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Using the Budyko framework to evaluate the human imprint on long-term surface water partitioning across India
  • Anav Vora,
  • Riddhi Singh
Anav Vora
Indian Institute of Technology Bombay
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Riddhi Singh
Indian Institute of Technology Bombay
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Abstract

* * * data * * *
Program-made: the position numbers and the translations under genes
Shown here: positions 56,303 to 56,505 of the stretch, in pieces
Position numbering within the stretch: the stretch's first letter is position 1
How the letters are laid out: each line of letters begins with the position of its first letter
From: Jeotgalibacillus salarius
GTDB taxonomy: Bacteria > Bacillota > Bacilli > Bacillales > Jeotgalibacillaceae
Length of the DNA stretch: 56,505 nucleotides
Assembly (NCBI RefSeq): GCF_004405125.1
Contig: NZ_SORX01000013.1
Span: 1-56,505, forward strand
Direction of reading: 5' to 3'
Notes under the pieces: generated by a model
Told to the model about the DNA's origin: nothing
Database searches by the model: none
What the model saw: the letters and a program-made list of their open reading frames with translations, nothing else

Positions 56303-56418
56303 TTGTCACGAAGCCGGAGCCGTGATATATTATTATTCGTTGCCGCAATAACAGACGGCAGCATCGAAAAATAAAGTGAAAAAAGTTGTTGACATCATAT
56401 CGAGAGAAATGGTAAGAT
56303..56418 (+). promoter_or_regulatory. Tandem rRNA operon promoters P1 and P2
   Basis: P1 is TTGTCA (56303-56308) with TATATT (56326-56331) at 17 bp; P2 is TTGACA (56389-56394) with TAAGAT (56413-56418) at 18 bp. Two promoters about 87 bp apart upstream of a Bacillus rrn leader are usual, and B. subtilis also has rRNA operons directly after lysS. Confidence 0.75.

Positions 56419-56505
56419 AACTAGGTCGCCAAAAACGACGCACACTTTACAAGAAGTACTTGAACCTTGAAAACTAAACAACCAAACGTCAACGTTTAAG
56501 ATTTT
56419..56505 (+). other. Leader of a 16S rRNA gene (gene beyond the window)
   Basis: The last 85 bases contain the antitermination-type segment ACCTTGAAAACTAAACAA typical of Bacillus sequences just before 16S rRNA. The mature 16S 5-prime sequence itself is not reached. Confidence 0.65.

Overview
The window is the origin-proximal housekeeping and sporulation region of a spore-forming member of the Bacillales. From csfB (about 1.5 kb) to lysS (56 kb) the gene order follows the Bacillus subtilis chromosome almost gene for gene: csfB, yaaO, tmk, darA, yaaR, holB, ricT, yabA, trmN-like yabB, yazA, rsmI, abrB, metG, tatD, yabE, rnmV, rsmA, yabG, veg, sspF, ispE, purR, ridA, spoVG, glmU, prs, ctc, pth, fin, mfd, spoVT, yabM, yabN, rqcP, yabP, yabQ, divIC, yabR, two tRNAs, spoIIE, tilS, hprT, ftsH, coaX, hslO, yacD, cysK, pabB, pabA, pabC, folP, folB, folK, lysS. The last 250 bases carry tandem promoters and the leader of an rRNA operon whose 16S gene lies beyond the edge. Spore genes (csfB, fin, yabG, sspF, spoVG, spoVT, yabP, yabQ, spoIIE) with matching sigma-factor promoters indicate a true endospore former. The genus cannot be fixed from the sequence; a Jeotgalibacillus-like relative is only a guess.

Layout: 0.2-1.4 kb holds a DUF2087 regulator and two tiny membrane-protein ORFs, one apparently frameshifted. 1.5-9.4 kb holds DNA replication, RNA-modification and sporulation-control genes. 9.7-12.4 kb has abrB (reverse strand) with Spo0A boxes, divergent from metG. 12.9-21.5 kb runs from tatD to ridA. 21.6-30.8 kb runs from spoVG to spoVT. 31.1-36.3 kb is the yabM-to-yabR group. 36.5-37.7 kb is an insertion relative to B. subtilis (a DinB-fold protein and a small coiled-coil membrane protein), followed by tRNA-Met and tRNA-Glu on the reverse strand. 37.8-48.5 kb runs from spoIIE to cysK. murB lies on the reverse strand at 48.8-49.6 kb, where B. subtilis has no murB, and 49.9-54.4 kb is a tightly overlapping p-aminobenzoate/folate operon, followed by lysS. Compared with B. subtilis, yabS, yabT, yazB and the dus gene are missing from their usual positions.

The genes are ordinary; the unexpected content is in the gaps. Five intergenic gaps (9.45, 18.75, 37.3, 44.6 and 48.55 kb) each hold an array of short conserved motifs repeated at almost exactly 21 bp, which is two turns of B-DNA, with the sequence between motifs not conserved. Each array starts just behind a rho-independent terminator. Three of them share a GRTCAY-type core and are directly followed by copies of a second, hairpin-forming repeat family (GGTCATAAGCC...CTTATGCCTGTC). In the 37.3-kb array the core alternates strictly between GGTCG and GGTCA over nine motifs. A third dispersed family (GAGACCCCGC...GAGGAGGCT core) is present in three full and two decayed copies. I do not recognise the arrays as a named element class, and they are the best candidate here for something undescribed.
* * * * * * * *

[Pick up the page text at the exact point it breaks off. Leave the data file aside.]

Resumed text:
The Budyko curve, relating a catchment’s water and energy balance, provides a useful tool to analyse how physio-climatic and socio-economic characteristics may impact long-term runoff. Often a parametric form of the curve, the Fu’s equation, is used to represent the catchment’s long-term water partitioning behaviour. Fu’s parameter ω, typically derived from observed climate and runoff data, can further be related to catchments’ physio-climatic characteristics to enable understanding the main drivers of their water balance. At times, prior analyses have reported potentially conflicting controls of characteristics on ω. Based on the rationale that several hydrological processes act across varying spatio-temporal scales, we hypothesize that the impact of a physio-climatic factor on ω is driven by its broader regional setting. We test our hypothesis by developing relationships between ω and a curated database of 33 physio-climatic and socio-economic characteristics for 534 regional divisions of India. We employ two related data-space splitting algorithms: classification and regression trees (CART) and random forest (RF) to study the effects of potential controlling factors within their regional context. The algorithms diagnose a hierarchy of representative vegetation, climate, soil, land use land cover, topography and anthropogenic controls. The most important characteristics controlling ω were found to be: long-term temperature, percentage of short rooted vegetation, population density, and long-term precipitation. We show the significance of considering the regional context by highlighting contrasting effects of two factors: long-term temperature and the proportion of sand to silt content on ω. Anthropogenic activities were found to be decisive in governing the effect of long-term temperature, indicating their influence on hydrological processes across the Indian subcontinent.